• if the Scratch folder is on C:\, right-click on the <your_login> folder in Scratch and select Create a shortcut, then drag the created shortcut to the desktop
  • Do the same thing to create a Home Cloud shortcut on the desktop, pointing to the local OWNCLOUD folder

Folders on the LSCE servers

When your computer is physically connected to the LSCE network (or connected to the LSCE VPN !!), open the file explorer, type \\dfshost\dfs\home in the location field and press Return to display the content of your Linux home directory. Grab the folder icon at the left of the location field, drop it on the desktop and rename it Home Linux.

Do the same thing with \\dfshost\dfs\scratch01\<your_login> and create a Scratch Linux shortcut

  • You can access other LSCE remote disks by starting from the \\dfshost\dfs location and navigating to the disk you are interested in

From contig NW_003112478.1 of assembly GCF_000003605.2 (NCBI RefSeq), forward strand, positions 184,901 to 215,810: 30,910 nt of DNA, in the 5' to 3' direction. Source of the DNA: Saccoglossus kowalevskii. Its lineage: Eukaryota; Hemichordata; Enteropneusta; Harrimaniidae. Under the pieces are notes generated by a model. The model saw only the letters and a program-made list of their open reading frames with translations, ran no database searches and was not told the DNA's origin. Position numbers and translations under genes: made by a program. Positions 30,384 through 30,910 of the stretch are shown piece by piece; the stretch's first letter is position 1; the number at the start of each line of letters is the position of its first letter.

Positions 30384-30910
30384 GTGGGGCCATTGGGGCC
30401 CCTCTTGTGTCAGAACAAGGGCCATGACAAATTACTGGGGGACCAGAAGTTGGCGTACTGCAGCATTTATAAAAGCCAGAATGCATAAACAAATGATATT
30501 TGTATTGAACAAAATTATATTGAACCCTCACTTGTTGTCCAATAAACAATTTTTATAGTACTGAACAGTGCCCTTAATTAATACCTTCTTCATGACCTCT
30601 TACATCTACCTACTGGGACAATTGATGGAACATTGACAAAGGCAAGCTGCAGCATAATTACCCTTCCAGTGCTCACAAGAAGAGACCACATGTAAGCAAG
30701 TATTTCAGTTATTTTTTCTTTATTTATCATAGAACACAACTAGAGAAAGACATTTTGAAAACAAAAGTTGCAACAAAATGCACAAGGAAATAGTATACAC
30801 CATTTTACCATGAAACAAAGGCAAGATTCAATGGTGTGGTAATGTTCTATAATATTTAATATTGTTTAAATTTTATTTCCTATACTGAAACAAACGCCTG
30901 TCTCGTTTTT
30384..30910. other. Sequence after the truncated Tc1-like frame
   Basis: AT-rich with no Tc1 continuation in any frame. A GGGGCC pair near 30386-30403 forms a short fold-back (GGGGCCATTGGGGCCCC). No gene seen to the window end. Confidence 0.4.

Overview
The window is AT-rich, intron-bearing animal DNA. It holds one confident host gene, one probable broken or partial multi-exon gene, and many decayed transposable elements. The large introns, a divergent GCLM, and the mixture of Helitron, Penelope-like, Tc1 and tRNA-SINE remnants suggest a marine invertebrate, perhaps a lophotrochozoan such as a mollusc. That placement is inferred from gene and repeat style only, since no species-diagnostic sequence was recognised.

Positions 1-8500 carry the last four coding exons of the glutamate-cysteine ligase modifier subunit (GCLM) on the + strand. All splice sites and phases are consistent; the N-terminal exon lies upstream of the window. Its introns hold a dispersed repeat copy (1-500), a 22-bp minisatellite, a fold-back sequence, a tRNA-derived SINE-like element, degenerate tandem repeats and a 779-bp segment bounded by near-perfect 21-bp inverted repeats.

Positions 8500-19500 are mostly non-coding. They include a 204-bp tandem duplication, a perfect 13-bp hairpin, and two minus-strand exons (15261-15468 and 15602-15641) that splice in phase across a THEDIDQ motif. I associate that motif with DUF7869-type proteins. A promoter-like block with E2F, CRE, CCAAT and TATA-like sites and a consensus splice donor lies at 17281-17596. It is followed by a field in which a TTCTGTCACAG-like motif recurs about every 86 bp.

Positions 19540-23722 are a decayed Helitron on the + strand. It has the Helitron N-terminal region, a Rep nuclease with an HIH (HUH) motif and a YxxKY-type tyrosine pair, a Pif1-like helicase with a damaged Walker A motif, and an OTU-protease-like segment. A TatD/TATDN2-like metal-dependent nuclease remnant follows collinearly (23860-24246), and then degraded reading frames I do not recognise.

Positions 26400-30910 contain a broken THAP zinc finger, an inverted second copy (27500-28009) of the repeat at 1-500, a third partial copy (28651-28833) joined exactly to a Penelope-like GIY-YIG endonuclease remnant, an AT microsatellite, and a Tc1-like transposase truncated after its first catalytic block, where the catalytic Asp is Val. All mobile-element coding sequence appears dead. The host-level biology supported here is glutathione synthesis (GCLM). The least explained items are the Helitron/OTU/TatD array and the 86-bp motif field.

• For security reasons, only backed up disks and scratch01 can be accessed from Windows with dfs

Local Linux folders

If you are using Windows Subsystem for Linux and Ubuntu on your computer, it will be very useful to be able to access local Linux files from Windows!

Open the file explorer, type \\wsl$ in the location field and press Return to display the content of your local Linux files. Grab the folder icon at the left of the location field, drop it on the desktop and rename it Local Linux. Note: the virtual \\wsl$ folder will only display some content if a local Linux is actually running!

Displaying hidden folders and files, and the files' extension

Follow the steps in Show hidden files (Windows 10) in order to open the File Explorer options' panel

In the View(EN)/Affichage(FR) tab:

  • select Show hidden files, folders, and drives
    • FR: Afficher les fichiers, dossiers et lecteurs cachés
  • uncheck the option Hide extensions for known file types
    • FR: Masquer les extensions des fichiers dont le type est connu

Checking power settings and activating hibernation

You may want to use different settings for
  • a desktop that is always connected to a power source and the LSCE network
  • a laptop with a battery you want to spare
    • You can also spare a laptop's battery by disabling Wifi and Bluetooth when you don't need them

Go to the Power panel: Win+ISystemPower and sleep

  • Check/choose when the screen and PC should go to sleep